Ensuring allotments are the thriving horticultural centres they should be is at the heart of a review on how key green spaces are maintained in County Durham.
Allotment tenants, waiting list applicants and residents are all urged to get involved in the Durham County Council consultation, which looks at allotment provision across the county and how activities on them should be managed.
The consultation began last month and runs until Saturday, 31 March, meaning there is still time to help shape new policies clarifying what allotment tenants can and cannot do on their plots in the future.
Cllr Ossie Johnson, Cabinet member for culture, leisure and rural issues at Durham County Council, said: “Allotments are wonderful places that allow people to grow their own fruit and vegetables. This not only enriches diets by providing nutritious food, but can improve mental health, as connecting with nature and spending time in the fresh air has been shown to boost our sense of wellbeing.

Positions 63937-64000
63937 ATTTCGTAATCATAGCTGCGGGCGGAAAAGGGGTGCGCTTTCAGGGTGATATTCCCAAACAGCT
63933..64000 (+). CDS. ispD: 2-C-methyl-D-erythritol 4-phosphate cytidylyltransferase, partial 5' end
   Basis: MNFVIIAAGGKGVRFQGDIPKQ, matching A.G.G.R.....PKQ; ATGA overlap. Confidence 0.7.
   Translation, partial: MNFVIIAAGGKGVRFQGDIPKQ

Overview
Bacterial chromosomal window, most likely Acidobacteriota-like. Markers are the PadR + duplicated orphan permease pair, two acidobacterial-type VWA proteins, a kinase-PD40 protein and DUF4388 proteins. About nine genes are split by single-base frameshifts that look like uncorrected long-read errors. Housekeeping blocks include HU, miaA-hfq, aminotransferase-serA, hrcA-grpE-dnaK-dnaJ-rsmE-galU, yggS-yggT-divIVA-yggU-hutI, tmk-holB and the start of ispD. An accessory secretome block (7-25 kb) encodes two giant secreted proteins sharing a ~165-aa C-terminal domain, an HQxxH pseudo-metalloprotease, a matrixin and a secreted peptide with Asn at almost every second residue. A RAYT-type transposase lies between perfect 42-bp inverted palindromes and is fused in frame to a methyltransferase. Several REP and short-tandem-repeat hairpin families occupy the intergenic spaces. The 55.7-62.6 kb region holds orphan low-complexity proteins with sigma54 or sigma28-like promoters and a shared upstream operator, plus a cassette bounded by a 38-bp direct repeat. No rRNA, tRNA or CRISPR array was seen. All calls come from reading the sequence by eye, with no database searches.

“It is very important we protect allotments and ensure they are available to those who genuinely wish to enjoy horticulture activities. I would encourage anyone with an interest in the future of allotments to get involved in this consultation.”
The council owns 159 allotment sites across the county. Of these, 106 are managed by the council, and the remaining 53 sites are managed by allotment associations on its behalf.
People can register their views online at www.durham.gov.uk/consultation
Hardcopy surveys are also available at council run libraries and customer access points.